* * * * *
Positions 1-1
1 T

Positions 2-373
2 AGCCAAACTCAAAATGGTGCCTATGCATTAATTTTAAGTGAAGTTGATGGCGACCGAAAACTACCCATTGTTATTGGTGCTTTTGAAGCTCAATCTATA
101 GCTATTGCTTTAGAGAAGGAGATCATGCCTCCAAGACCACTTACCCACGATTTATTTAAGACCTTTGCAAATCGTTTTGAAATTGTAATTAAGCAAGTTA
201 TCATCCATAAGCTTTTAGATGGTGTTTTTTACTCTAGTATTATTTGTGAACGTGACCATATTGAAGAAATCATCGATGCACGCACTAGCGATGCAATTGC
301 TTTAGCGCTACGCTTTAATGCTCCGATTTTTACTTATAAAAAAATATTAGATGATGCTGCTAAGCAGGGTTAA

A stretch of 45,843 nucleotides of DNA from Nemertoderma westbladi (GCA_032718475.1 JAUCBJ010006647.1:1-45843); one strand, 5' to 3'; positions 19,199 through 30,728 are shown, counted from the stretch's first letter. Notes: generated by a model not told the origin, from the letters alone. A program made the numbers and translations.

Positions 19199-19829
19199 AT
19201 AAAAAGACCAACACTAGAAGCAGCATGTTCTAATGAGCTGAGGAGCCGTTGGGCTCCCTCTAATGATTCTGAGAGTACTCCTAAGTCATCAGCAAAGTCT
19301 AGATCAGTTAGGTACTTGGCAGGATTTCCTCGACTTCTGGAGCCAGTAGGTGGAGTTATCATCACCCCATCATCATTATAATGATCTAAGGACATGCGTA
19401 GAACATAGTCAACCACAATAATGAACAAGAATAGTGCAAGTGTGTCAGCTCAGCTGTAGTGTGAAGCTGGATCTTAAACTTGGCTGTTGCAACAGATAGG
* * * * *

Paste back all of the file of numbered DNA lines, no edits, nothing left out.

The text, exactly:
Positions 1-1
1 T

Positions 2-373
2 AGCCAAACTCAAAATGGTGCCTATGCATTAATTTTAAGTGAAGTTGATGGCGACCGAAAACTACCCATTGTTATTGGTGCTTTTGAAGCTCAATCTATA
101 GCTATTGCTTTAGAGAAGGAGATCATGCCTCCAAGACCACTTACCCACGATTTATTTAAGACCTTTGCAAATCGTTTTGAAATTGTAATTAAGCAAGTTA
201 TCATCCATAAGCTTTTAGATGGTGTTTTTTACTCTAGTATTATTTGTGAACGTGACCATATTGAAGAAATCATCGATGCACGCACTAGCGATGCAATTGC
301 TTTAGCGCTACGCTTTAATGCTCCGATTTTTACTTATAAAAAAATATTAGATGATGCTGCTAAGCAGGGTTAA

A stretch of 45,843 nucleotides of DNA from Nemertoderma westbladi (GCA_032718475.1 JAUCBJ010006647.1:1-45843); one strand, 5' to 3'; positions 19,199 through 30,728 are shown, counted from the stretch's first letter. Notes: generated by a model not told the origin, from the letters alone. A program made the numbers and translations.

Positions 19199-19829
19199 AT
19201 AAAAAGACCAACACTAGAAGCAGCATGTTCTAATGAGCTGAGGAGCCGTTGGGCTCCCTCTAATGATTCTGAGAGTACTCCTAAGTCATCAGCAAAGTCT
19301 AGATCAGTTAGGTACTTGGCAGGATTTCCTCGACTTCTGGAGCCAGTAGGTGGAGTTATCATCACCCCATCATCATTATAATGATCTAAGGACATGCGTA
19401 GAACATAGTCAACCACAATAATGAACAAGAATAGTGCAAGTGTGTCAGCTCAGCTGTAGTGTGAAGCTGGATCTTAAACTTGGCTGTTGCAACAGATAGG